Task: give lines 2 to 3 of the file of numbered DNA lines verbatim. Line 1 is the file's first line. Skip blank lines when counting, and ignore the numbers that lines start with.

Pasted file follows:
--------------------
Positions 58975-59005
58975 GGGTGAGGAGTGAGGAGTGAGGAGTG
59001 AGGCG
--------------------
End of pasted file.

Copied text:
58975 GGGTGAGGAGTGAGGAGTGAGGAGTG
59001 AGGCG